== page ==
We all like breaks. I took a mini-hiatus from blogging to devote more time to my CASA kiddos. It’s beautiful and emotional all at the same time. But for you teachers, especially if you’re a public school teacher, the break was pretty much needed for your physical and mental health. I hope you were able to take advantage of the healing a break can give you.
Unfortunately, next week begins a new year and for most of you, the end to your winter break. And darn it! I have to say it again, it brings a lot of the unknown. COVID decided to mutate again into Omicron. Political issues might not have been addressed. Your kids who need SEL might need to be re-triaged. You have to be ready with your “bring it! I got this!” face. Pooh on that. It’s tough enough to return from a break without all this other stuff facing you. Now, more than ever, you mustn’t STRESS about turning cartwheels lesson plans. You need to review. But you need not go into crazy detail and start composing or rehearsing for a program if you still have one going on or break out the recorders and start something new. You need to come back to something comfy and familiar like kids love that old blankie they hang onto. Your kids desperately need that, too.
Here is your After Break 2022 Survival Handbook……
- Break out the familiar movement games. You will have to assess their behavior as they come in on the first day, of course, so have a variety of movement games in mind so you can switch as needed. Don’t limit them by age. If your fifth graders haven’t done Charlie Over the Ocean since kindergarten, and they want to do Charlie Over the Ocean (and seem to be able to handle it appropriately), let them. (True story. Sixth grade was the oldest grade in my building, and in May, they all wanted to do Charlie Over the Ocean because it was a comfort game of their childhood. They were nervous about moving on to middle school.)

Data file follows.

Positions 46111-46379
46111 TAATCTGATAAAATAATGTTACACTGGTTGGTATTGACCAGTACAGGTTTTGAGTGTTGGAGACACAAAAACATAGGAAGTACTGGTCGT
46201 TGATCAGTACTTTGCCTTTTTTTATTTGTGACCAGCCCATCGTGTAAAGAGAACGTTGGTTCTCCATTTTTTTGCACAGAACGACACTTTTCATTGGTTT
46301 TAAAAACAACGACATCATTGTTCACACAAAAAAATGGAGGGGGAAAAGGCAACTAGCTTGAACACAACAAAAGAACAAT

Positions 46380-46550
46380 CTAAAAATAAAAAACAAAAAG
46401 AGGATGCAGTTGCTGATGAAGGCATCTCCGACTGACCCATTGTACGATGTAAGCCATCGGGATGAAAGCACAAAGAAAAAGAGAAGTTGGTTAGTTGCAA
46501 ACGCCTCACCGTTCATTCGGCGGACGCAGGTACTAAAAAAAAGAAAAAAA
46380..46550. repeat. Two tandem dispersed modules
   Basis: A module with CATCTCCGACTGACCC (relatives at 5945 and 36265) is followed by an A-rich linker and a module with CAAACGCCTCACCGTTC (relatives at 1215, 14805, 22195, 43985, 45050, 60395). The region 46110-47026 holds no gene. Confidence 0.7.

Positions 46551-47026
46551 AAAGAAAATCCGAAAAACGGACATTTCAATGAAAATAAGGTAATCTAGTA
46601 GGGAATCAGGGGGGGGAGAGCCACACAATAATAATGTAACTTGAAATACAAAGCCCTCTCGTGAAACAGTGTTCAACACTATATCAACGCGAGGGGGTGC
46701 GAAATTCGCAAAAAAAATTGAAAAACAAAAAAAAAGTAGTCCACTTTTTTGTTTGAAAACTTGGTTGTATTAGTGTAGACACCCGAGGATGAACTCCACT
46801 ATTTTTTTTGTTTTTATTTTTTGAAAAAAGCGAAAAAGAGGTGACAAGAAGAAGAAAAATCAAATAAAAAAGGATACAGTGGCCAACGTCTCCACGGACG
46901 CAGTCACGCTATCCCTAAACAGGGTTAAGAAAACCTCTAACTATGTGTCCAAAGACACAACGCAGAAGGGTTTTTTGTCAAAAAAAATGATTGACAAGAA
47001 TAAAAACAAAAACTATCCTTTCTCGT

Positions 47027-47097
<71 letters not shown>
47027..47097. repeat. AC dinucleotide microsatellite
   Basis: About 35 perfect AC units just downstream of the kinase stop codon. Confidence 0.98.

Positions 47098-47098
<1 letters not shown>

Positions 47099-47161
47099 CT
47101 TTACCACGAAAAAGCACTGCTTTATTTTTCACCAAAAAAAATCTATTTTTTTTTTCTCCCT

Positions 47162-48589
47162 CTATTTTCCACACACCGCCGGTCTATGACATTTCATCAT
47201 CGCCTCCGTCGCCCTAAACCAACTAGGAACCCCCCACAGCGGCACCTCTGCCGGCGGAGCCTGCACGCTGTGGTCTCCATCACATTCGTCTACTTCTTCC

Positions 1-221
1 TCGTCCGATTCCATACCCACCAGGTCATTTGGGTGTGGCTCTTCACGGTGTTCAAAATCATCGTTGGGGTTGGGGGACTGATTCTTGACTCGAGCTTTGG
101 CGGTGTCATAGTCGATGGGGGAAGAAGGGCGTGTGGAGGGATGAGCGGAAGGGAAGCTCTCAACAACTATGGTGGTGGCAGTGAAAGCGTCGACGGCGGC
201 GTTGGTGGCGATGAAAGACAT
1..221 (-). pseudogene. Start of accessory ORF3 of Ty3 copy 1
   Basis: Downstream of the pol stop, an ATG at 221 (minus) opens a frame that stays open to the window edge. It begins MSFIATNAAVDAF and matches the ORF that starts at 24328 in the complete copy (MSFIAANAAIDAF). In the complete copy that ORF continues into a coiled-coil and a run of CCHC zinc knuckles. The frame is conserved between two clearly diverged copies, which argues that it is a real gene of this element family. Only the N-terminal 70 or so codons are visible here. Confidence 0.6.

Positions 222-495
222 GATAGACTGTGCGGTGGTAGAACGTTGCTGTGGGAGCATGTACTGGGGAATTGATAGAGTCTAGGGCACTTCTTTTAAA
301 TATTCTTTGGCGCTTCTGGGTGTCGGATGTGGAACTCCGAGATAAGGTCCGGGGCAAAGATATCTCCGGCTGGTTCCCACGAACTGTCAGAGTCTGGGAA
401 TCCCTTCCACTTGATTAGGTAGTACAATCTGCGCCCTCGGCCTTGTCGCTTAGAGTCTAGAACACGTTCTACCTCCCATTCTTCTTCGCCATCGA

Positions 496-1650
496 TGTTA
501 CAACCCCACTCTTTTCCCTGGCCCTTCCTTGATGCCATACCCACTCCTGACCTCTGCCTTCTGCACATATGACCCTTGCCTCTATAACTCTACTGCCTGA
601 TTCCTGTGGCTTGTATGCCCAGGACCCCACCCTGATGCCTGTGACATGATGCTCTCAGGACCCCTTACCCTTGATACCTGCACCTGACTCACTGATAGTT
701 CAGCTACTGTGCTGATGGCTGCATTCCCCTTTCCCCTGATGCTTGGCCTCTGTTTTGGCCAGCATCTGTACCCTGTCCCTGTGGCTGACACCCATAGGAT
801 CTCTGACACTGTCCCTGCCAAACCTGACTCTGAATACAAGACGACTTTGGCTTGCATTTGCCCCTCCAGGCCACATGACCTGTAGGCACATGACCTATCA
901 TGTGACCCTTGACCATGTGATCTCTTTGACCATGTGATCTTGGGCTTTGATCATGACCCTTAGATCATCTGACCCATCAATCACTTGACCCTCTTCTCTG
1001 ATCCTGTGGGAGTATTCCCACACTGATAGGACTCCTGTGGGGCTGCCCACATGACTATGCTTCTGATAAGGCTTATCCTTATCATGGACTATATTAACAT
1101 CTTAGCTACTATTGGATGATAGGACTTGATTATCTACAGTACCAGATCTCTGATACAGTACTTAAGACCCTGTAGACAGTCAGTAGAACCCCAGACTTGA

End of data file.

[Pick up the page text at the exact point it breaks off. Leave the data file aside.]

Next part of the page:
Kids can also do something as simple as mirroring with a partner to TV theme songs (my go-to was the Theme from Doctor Who), shadowing, or any type of movement that calls for concentration and focus. I’ll be listing some of my favorites further down the page.
- Don’t rule out reviewing with technology. You are probably sick of it, but consider keeping it in the background. To be totally honest, you can’t be sure your school won’t go remote again. Be prepared for that. Using something you already had set up for Google Classroom or found on Teachers Pay Teachers or Boom Learning can allow your kids to review quietly and stay distanced if necessary. Look for items that have answer sheets or provide instant feedback.
- Let them read. How is that related to music?? You can take what they read and use words to create speech pieces later when everything is as routine as it’s going to get. More on that in a week or two. (BUT, I will have a free lesson plan for anyone who signs up for my newsletter or who is already on it because I keep a Google folder of freebies just for those folks! Look for it by January 1.)
- Provide review puzzle pages and worksheets. You can either print them, or you can check Teachers Pay Teachers for any worksheets that might be in their Easel format. Additionally, you can scan or upload them into Seesaw if you use it. (See my blog post on the basics of Seesaw.)
- Charlie Over the Ocean. Concepts and desirable skills learned: Echo, acceptance of losing.